For energy industry observers, the 2017 California state legislative session produced a few significant bills (concerning extension of the cap and trade program and regulation of criteria air pollutants and toxic air contaminants) along with a host of more minor bills. Two of the most closely watched legislative initiatives of the year—SB 100, which would have significantly increased California's Renewable Portfolio Standard (RPS) from 50% to 100%, and AB 817, which would have further facilitated expansion and regionalization of the California electric grid with neighboring states—ultimately failed to pass at the end of session, although it is expected the 100% RPS bill will resurface in some form in the 2018 session.

While protecting the environment, the legislature also sought environmental justice. A number of bills that passed include provisions related to "disadvantaged communities" and provide for regulatory action and targeted funding to reduce localized pollution: AB 398, (prioritizing offset projects benefiting disadvantaged communities), AB 617 (prioritizing monitoring and assessment of pollutants in disadvantaged communities), AB 523 (funding for energy technology demonstration projects in disadvantaged communities), and SB 338 (prioritizing reduction of pollutants in disadvantaged communities in utility Integrated Resource Plans). In addition, the 2017 legislation, as in past years, facilitated development and deployment of distributed energy resources, including rooftop solar, electric vehicles, and battery storage. There were also a number of bills related to consumer protection for rooftop solar, PACE financing, and retail utility service disconnection.

Most of the newly enacted laws will require implementation by state agencies, including the California Public Utilities Commission (CPUC), the California Air Resources Board (CARB) and regional air districts, the California Energy Commission, and municipal authorities, over the coming year. Affected companies and other interested stakeholders should monitor relevant regulatory proceedings.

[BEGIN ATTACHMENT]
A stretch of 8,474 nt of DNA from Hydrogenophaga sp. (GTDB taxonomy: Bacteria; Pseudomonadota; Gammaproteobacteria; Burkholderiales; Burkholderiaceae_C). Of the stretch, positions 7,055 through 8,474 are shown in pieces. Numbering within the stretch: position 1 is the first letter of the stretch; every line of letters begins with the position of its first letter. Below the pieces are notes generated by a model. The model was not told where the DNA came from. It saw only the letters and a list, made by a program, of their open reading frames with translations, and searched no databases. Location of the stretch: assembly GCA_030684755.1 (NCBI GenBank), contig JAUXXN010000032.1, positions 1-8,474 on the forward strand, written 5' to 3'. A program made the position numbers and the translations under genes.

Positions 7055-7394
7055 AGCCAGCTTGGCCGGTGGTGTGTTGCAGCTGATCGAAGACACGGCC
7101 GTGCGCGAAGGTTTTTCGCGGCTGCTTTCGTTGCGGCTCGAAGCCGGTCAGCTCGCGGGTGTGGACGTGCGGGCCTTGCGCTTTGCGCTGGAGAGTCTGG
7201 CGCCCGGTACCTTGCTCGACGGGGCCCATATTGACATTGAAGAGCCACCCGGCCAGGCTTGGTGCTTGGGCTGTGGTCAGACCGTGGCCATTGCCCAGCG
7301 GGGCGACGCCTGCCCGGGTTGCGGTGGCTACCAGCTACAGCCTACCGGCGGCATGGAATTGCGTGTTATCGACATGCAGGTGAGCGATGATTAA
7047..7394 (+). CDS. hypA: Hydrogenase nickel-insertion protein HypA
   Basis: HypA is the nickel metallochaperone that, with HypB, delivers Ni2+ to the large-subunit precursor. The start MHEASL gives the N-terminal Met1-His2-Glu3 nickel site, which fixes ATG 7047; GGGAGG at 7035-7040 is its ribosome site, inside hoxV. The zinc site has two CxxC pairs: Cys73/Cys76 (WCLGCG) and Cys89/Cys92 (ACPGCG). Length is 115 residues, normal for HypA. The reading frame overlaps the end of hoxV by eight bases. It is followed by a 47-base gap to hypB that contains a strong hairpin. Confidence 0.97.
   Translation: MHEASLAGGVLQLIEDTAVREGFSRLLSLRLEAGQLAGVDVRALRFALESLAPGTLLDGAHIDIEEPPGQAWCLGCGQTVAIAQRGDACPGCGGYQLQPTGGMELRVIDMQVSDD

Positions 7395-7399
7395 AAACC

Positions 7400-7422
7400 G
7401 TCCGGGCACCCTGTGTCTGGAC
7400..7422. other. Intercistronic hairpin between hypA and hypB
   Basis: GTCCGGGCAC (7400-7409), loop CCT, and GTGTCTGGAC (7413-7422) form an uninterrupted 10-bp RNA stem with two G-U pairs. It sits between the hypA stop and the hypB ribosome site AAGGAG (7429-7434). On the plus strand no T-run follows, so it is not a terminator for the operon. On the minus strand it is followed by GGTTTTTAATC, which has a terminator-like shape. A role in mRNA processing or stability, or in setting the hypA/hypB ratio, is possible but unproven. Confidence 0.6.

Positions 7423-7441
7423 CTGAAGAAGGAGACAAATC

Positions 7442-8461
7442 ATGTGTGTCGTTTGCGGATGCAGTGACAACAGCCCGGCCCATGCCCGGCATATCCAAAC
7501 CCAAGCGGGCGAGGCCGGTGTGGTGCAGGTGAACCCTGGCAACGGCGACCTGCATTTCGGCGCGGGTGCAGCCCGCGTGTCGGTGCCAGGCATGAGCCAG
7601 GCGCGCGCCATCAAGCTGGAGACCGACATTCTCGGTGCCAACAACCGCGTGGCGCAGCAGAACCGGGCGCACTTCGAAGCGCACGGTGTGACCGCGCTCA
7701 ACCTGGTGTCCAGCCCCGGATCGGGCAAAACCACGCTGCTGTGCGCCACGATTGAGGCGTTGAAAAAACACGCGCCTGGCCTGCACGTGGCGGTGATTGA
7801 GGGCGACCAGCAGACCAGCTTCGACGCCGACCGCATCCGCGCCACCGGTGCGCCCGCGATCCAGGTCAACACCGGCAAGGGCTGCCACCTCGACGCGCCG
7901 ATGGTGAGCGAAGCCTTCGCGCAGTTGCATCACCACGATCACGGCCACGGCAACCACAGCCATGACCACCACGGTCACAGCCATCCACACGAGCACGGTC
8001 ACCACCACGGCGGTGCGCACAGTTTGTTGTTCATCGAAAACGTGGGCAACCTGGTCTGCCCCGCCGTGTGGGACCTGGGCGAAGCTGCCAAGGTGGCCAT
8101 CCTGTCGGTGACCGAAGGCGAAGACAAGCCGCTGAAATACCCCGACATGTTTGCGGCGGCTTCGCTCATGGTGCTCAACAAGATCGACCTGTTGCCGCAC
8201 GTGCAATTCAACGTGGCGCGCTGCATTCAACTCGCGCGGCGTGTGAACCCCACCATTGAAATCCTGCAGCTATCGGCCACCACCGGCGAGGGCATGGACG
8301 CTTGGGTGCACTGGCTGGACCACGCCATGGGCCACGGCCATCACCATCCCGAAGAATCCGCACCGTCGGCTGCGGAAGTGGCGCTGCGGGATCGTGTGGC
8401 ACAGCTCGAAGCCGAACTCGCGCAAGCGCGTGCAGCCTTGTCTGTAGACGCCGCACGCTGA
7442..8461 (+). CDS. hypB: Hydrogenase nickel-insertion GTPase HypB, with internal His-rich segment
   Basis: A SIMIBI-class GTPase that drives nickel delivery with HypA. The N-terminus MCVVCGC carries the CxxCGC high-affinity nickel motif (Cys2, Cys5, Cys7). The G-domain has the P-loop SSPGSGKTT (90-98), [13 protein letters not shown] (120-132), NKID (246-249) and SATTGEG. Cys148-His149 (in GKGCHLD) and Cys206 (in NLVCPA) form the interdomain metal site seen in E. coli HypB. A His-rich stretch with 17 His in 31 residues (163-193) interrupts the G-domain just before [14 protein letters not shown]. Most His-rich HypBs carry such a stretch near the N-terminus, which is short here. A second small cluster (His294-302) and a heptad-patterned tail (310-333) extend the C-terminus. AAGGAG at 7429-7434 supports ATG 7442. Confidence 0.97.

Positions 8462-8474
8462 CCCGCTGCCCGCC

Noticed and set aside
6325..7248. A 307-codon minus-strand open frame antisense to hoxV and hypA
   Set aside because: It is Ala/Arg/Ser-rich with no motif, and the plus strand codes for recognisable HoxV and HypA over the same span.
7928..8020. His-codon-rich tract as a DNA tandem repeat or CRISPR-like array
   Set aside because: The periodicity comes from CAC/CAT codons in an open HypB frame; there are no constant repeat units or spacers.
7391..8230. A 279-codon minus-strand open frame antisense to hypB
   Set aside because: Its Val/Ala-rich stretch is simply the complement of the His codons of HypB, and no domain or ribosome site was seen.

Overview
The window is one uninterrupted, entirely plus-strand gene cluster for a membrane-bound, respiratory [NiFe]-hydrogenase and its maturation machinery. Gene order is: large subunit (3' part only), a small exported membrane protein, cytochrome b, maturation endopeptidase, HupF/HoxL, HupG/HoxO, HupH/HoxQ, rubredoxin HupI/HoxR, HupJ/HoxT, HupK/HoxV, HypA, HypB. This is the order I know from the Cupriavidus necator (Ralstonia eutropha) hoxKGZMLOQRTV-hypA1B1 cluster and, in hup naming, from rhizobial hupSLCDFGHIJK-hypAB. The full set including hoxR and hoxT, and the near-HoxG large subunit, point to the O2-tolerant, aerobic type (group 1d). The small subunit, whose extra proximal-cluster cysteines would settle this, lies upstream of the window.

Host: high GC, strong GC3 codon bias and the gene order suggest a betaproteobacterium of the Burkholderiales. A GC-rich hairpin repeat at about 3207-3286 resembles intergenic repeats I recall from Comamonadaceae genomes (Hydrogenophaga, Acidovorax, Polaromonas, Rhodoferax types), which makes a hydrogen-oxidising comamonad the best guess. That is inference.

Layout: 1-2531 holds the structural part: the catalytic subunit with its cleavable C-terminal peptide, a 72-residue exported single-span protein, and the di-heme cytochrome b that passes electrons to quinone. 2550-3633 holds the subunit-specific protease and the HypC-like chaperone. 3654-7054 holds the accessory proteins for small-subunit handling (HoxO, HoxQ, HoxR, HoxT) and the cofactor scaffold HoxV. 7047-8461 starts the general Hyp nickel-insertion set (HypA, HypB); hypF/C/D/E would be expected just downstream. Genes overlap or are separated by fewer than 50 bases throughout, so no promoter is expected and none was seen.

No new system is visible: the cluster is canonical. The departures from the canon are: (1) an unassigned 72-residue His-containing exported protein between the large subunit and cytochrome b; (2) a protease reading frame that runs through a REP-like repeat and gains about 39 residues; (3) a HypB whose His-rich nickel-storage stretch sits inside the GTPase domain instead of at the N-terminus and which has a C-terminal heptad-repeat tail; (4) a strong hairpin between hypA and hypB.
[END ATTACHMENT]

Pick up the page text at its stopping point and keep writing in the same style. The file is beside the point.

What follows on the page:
For your reference, the energy-related bills enacted in 2017 are summarized below.


Governor Schwarzenegger signed the California Global Warming Solutions Act of 2006 (AB 32), which introduced "cap and trade," market-based regulations designed to reduce greenhouse gas (GHG) from multiple sources by placing a firm limit on GHGs. A decade later, the California legislature revisited the program, extending it and reforming it, in line with Governor Brown's proactive climate policies. With bipartisan support, the new cap and trade legislation solidifies the state's battle against global warming.


Amends, repeals, and adds select provisions at §§ 38501 et seq. of the Health and Safety Code. Adds § 4213.05 to, adds Article 3 (commencing with § 4229) to Chapter 1.5 of Part 2 of Division 4 of, and repeals Chapter 1.5 (commencing with § 4210) of Part 2 of Division 4 of the Public Resources Code, and amends § 6377.1 of the Revenue and Taxation Code.

Extension. With AB 398, California extended its greenhouse gas cap and trade program through 2030; under AB 32 the program was scheduled to sunset in 2020. The bill also requires CARB to undertake specified carbon market reforms, including: